In several respects, I found A Cursing Brain? illuminating—particularly with regard to the evolving French psychiatric tradition and its continued devotion to Freudian principles. Although overstated, the insistence that "tics become an integral part of a person’s psychic life" (p. 158) rings true. Further, once established, tics, like children, have a life of their own, and environmental and family factors can and do have considerable influence. A supportive family that maintains its idealization of the child despite his or her tics can expect a very different outcome from the family that is deeply embarrassed and responds with punishment and humiliation.

Kushner’s belief in the potential of autoimmune mechanisms to illuminate the etiology of some fraction of tic and obsessive-compulsive disorder cases is also on target. This will be particularly true if there is confirmation of the recent observation of Joseph Hallett and associates (2) that bilateral striatal infusion of sera from a subset of Tourette syndrome patients (previously determined to have high levels of circulating antineuronal antibodies) results in the emergence of motor and vocal stereotypies in experimental animals.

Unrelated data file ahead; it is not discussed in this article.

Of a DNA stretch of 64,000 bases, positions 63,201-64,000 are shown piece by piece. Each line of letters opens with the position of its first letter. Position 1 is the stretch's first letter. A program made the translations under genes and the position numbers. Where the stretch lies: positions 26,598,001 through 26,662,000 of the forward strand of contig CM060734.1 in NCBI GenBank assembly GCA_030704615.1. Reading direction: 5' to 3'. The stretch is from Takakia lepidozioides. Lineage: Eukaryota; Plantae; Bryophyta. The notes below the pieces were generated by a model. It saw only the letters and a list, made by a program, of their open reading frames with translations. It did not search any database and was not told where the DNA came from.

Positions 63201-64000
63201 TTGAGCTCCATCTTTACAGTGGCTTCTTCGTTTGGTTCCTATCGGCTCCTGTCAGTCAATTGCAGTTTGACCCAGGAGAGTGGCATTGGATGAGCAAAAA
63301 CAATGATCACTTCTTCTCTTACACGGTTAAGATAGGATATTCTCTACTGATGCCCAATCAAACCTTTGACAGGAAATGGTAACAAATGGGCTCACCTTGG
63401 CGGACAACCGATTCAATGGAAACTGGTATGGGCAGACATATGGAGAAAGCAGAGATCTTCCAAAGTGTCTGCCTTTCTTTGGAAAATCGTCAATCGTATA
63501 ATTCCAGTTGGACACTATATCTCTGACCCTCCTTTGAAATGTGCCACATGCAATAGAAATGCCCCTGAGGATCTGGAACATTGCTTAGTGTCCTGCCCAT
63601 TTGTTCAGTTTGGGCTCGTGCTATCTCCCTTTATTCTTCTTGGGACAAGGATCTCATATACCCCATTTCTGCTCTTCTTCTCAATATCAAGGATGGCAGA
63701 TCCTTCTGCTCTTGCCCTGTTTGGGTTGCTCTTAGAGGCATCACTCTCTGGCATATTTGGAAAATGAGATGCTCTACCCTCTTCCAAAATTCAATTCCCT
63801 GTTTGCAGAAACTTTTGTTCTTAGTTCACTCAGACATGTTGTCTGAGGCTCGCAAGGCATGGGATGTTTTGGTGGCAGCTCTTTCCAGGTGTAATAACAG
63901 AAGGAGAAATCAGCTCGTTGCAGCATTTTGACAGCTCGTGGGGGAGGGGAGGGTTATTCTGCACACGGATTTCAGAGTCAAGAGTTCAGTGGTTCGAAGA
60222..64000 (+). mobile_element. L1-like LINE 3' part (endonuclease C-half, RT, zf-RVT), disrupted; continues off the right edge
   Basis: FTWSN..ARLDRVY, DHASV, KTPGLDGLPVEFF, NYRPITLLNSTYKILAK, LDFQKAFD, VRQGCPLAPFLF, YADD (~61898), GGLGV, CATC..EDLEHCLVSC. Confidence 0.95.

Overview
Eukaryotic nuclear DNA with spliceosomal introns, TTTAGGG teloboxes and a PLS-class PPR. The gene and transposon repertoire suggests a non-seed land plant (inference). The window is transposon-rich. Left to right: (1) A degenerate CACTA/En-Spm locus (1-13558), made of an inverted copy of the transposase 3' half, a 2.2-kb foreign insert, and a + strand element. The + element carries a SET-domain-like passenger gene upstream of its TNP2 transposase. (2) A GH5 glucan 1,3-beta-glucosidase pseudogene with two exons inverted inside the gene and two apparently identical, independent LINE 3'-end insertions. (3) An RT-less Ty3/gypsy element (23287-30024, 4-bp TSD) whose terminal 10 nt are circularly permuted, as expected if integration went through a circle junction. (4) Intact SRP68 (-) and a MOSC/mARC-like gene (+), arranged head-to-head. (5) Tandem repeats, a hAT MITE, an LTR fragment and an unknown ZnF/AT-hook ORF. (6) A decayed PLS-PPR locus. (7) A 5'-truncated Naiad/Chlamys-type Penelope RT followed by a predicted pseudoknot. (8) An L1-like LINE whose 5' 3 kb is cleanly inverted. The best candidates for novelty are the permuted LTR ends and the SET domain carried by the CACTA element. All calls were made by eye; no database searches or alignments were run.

My only major critique of this volume is its omissions. There is no mention of several leading investigators. In the case of the autoimmune story, the groundbreaking contributions of Susan Swedo, Henrietta Leonard, and Judith Rapoport are given little more than a footnote. The genetic studies that have spanned the greater part of the past two decades serve merely as a straw man in Kushner’s account. There is a colorful history there. One could recount a contentious tale and detail the seminal roles of Kenneth Kidd, David Pauls, Donald Cohen, Roger Kurlan, and David Comings, among others.